Thursday November 17, 2010
As I passed a local Rite-aid store here in Brooklyn, I noticed the sign that always makes me pause and wonder each year: "Flu Shots Given Today". I have never taken a flu shot and had the flu only once - January 1, 2000. Maybe that set up an immunity, not really sure, and will probably never know. My need to take a flu shot, of any kind, feels wrong. That does not mean others shouldn't follow their instincts and take a flu shot each year.
As to catching colds, I try my best to avoid people who have them, but like most, I am out and about and you never know. I try not to share food with others as that seems to be the way I catch a cold vs. a air-borne virus. I don't do the 'washing your hands' thing to stay healthy that others suggest.
In 2010 we are all experienced in preventing the common cold and in knowing the best way to deal with one having been there in the past.
When it's too late ...
The battle is on. Did it start with a sore throat? Then you are mentally prepared for the inevitable.
Plans may have to change. Sometimes you are happy about that, reasoning that you got the cold in the first place to avoid doing something ... (we are all life coaches and healers).
Speaking of healing ... should you Reiki yourself? (sounds sexy, but isn't) use another technique? envision yourself better? use crystals or other tools? Don't go crazy with this...
Okay .. now who do you avoid? Don't you already know?
Prepare your tissues (is this an "issues with tissues" moment?) and other 'get well' foods and remedies.
Important ... Keep your physical environment at a comfortable temperature. That is a major guide to good health all the time.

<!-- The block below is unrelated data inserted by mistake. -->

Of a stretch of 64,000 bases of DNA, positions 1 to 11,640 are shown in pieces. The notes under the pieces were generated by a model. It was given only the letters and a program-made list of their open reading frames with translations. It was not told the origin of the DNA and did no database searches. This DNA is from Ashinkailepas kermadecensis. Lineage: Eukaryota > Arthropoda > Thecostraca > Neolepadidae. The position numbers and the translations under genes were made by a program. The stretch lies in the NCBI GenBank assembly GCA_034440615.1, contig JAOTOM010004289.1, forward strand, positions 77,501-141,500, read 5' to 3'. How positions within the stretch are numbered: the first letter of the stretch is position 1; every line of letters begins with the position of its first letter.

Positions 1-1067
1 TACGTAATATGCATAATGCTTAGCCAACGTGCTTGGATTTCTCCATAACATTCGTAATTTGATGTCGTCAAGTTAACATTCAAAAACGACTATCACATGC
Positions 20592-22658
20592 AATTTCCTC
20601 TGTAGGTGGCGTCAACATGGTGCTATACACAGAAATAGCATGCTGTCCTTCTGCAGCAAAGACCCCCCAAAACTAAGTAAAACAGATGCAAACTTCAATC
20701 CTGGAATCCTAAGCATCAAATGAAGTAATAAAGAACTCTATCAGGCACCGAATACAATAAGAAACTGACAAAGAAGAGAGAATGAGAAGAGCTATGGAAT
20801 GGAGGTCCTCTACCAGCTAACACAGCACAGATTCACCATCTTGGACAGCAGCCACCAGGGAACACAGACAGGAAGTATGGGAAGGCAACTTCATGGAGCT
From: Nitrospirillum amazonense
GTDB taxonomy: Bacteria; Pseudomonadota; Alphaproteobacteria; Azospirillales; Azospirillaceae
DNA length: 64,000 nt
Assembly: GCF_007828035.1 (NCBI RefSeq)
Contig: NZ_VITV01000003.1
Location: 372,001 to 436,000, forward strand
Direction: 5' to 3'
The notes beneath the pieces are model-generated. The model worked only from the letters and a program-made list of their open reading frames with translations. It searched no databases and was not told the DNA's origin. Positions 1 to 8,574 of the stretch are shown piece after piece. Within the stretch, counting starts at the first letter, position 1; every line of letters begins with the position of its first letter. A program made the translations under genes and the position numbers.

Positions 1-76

Avoid stress ... Stress breaks down the body.
Sleep .. Sleep some more. During this time, consider synchronicities that seem to find you when you get sick ... people, situations, more.
Drink lots of water. Doesn't everybody say and do that?
Family remedies? Sure why not !
There's nothing wrong with a decongestant and a little nasal spray if needed. You will not get addicted and will breath better.
Most importantly do not to let the cold settle in your lungs ... then you're really screwed for weeks to come.
Alas ... you know you will survive so shape up and get over it and feel better soon.
What do I do? Claritin ... Afrin ... lots of water and rest. My colds last 7 days from start to finish. I'm one of those people who likes to be left alone when sick. I heal best that way. Others like to be nurtured and seek attention. That drives me crazy.
Below are some helpful tips from Dr. Oz on avoiding a cold this winter. About echinacea - it never worked for me either - makes me sick. Then again, I don't do well with any health food products. His suggestions are just that with no guarantee. When the body needs rest due to stress, it will find a way to force the issue.
Dr. Oz's 7 Secrets to Stay Cold-Free All Winter Long Oprah.com - November 17, 2010
Every year I dread cold and flu season - not just because I hate feeling sick but because, like most of you, I'm already spread thin between work and family responsibilities; being stuck in bed for days just isn't an option. Luckily, over the years, I've picked up a few scientifically proven tricks that have helped me stay healthy when the mercury drops.
There's actually no conclusive research proving echinacea to be effective against the common cold. What do I take instead? Vitamin D. Studies have found that D can stimulate the production of a virus-killing protein, and taking D supplements (aim for 2,000 IU a day) can lead to fewer viral infections.
Brave the Cold
No matter how low the temperature, I take a brisk walk every day. Exercise boosts the circulation of immune cells throughout the body, and research shows that walking 30 to 45 minutes a day, five days a week in winter can cut your sick days in half.
Warm Up with Tea
New research from the University of Michigan supports the growing body of evidence that the antioxidant quercetin may protect against infection by preventing viruses from replicating. Black and green teas are packed with quercetin, so sip a hot cup once a day.